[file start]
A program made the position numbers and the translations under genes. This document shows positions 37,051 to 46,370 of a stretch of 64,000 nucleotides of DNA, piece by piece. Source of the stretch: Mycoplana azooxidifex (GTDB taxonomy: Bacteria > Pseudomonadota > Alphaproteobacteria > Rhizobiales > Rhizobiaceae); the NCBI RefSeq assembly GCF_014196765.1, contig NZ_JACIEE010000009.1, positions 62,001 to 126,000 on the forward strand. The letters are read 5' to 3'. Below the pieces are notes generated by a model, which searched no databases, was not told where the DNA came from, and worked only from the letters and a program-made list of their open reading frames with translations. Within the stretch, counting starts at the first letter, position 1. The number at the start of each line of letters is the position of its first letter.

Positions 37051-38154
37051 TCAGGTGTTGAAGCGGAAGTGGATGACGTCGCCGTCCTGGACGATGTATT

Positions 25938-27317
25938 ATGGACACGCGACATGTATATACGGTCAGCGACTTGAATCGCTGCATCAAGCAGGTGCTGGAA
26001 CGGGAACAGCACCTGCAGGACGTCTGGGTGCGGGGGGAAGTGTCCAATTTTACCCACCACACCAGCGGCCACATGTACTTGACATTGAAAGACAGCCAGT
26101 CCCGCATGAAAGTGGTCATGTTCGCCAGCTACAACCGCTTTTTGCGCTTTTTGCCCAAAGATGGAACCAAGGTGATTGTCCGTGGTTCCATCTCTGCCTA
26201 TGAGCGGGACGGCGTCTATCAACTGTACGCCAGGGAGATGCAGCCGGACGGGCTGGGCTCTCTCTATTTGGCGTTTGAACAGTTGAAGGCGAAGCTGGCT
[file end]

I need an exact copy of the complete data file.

A program made the position numbers and the translations under genes. This document shows positions 37,051 to 46,370 of a stretch of 64,000 nucleotides of DNA, piece by piece. Source of the stretch: Mycoplana azooxidifex (GTDB taxonomy: Bacteria > Pseudomonadota > Alphaproteobacteria > Rhizobiales > Rhizobiaceae); the NCBI RefSeq assembly GCF_014196765.1, contig NZ_JACIEE010000009.1, positions 62,001 to 126,000 on the forward strand. The letters are read 5' to 3'. Below the pieces are notes generated by a model, which searched no databases, was not told where the DNA came from, and worked only from the letters and a program-made list of their open reading frames with translations. Within the stretch, counting starts at the first letter, position 1. The number at the start of each line of letters is the position of its first letter.

Positions 37051-38154
37051 TCAGGTGTTGAAGCGGAAGTGGATGACGTCGCCGTCCTGGACGATGTATT

Positions 25938-27317
25938 ATGGACACGCGACATGTATATACGGTCAGCGACTTGAATCGCTGCATCAAGCAGGTGCTGGAA
26001 CGGGAACAGCACCTGCAGGACGTCTGGGTGCGGGGGGAAGTGTCCAATTTTACCCACCACACCAGCGGCCACATGTACTTGACATTGAAAGACAGCCAGT
26101 CCCGCATGAAAGTGGTCATGTTCGCCAGCTACAACCGCTTTTTGCGCTTTTTGCCCAAAGATGGAACCAAGGTGATTGTCCGTGGTTCCATCTCTGCCTA
26201 TGAGCGGGACGGCGTCTATCAACTGTACGCCAGGGAGATGCAGCCGGACGGGCTGGGCTCTCTCTATTTGGCGTTTGAACAGTTGAAGGCGAAGCTGGCT